Time to Read: 5 minutes
We all know that yawning is contagious but did you know how yawning affects your hearing?
We take a look at:
- Why we yawn
- Why is yawning contagious
- How yawning affects hearing
- Why yawning is helpful when travelling
- How to fly with hearing aids
Why we yawn
You might have been told that we yawn to get more oxygen into our bodies, but more recent research has shown that’s not the case.
What we do know about yawning is actually quite surprising. Yawning helps us wake up - especially when it is accompanied by stretching.
Strangely enough, it has been suggested that yawning might help regulate brain temperature.
Researchers observed a rise in brain temperature prior to yawning, with a decrease in temperature seen after the yawn.
Increased yawning rates are seen when fevers have been experimentally induced, which does suggest a correlation between body warming and yawning. But there is no clear evidence it leads to body cooling – just that body warming seems to be a trigger for yawning.
Yawning communicates tiredness and perhaps boredom.
There are ways to stop yourself from yawning, but we’ll also look at places where yawning is actually helpful.
- Start breathing deeply
- Get moving - stretch, go for a walk and stimulate your mind and body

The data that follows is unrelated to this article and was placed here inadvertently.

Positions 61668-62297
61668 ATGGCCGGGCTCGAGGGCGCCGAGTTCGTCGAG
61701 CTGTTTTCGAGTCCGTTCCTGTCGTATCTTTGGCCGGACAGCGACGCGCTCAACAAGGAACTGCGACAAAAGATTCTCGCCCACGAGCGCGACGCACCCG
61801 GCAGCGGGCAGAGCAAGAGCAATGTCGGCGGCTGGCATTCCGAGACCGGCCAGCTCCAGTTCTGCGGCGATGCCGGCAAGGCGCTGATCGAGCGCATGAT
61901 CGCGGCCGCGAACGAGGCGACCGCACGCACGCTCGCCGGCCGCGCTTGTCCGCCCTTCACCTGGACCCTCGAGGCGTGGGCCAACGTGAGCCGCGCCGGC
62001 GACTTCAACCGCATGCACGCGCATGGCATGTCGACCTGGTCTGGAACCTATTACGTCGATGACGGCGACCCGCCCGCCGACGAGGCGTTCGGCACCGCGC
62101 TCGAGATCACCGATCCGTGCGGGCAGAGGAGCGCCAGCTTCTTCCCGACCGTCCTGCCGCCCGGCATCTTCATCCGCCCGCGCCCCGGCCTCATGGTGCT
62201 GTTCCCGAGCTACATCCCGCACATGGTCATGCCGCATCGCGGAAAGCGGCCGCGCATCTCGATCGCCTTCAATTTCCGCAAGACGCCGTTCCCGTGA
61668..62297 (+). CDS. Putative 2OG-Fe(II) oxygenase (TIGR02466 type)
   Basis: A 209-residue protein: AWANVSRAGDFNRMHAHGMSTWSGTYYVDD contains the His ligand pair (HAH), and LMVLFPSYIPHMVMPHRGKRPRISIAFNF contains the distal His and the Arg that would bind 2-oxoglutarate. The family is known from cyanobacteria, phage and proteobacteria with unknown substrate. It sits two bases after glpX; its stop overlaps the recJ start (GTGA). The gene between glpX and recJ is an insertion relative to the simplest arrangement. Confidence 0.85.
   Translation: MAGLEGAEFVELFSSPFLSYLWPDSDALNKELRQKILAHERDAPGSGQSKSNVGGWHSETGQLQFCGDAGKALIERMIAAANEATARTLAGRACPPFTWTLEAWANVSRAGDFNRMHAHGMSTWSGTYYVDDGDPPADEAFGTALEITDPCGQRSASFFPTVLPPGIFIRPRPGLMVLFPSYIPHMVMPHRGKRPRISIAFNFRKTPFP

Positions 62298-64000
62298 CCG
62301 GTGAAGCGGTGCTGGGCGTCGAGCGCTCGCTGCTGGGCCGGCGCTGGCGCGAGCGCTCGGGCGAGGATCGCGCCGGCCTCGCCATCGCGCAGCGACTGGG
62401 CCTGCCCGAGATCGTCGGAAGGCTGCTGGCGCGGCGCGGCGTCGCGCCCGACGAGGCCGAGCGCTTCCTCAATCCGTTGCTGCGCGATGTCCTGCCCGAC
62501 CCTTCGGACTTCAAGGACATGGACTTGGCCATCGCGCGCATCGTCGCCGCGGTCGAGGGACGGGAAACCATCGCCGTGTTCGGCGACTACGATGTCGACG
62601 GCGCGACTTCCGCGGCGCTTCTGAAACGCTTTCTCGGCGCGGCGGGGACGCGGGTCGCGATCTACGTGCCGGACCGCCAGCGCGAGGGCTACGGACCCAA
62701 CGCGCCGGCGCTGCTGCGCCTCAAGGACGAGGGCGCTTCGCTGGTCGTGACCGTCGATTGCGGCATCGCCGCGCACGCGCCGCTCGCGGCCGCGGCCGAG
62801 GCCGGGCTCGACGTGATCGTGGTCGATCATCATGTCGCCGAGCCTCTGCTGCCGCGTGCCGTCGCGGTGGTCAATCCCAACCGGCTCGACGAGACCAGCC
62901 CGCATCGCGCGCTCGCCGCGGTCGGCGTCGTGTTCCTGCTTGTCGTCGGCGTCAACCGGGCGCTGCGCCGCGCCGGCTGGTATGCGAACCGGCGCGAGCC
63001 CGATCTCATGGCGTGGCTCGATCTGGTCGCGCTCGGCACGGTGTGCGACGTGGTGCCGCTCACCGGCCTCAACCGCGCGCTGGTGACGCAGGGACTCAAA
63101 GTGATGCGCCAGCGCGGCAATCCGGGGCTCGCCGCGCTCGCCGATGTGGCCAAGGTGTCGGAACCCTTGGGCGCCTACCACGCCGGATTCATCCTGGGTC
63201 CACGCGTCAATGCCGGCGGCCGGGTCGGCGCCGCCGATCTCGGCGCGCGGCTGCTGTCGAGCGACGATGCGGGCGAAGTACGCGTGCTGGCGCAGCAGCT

- Cool down - move indoors if you’re out, or enjoy a glass of cold water
Why is yawning contagious ?
Just about every animal yawns but only few creatures are ‘social yawners’ - people, chimpanzees, and even dogs.
Scientists aren’t sure why yawning is contagious, but they believe it might be related to being social creatures and we do it as a form of empathy building. Oddly enough, the old we get, the less susceptible we are to the contagious yawn.
How does yawning affect hearing?
When you yawn, both the tensor tympani muscle and the stapedius muscles are tightened. Both these muscles control the amount of sound entering your ear. In short, yawning creates a pressure difference between the inner ear and the surroundings so the eardrum vibrates freely(because it requires similar air pressure on both sides to vibrate properly and convey sound waves.
Why yawning is helpful when travelling
We’ve all noticed when our ears pop when there is a change of altitude. The Eustachian tube, which connects the middle ear to the back of the nasal cavity, helps maintain air pressure in the ear.
Swallowing or yawning opens the Eustachian tube and allows air to flow into or out of the middle ear to help equalise pressure either side of the eardrum.
If you become conscious of pressure in your ears, affecting a yawn will make your ears more comfortable.
Other alternatives to try when flying include chewing gum, swallowing during ascent and descent to activate the muscles that open the Eustachian tubes. You can also try blowing your nose gently with your mouth closed while pinching your nostrils.
How to fly with hearing aids
You can wear your hearing aids when you fly - and you should, to ensure you hear any important transit or safety information.
We have some great information here on how to travel with hearing aids.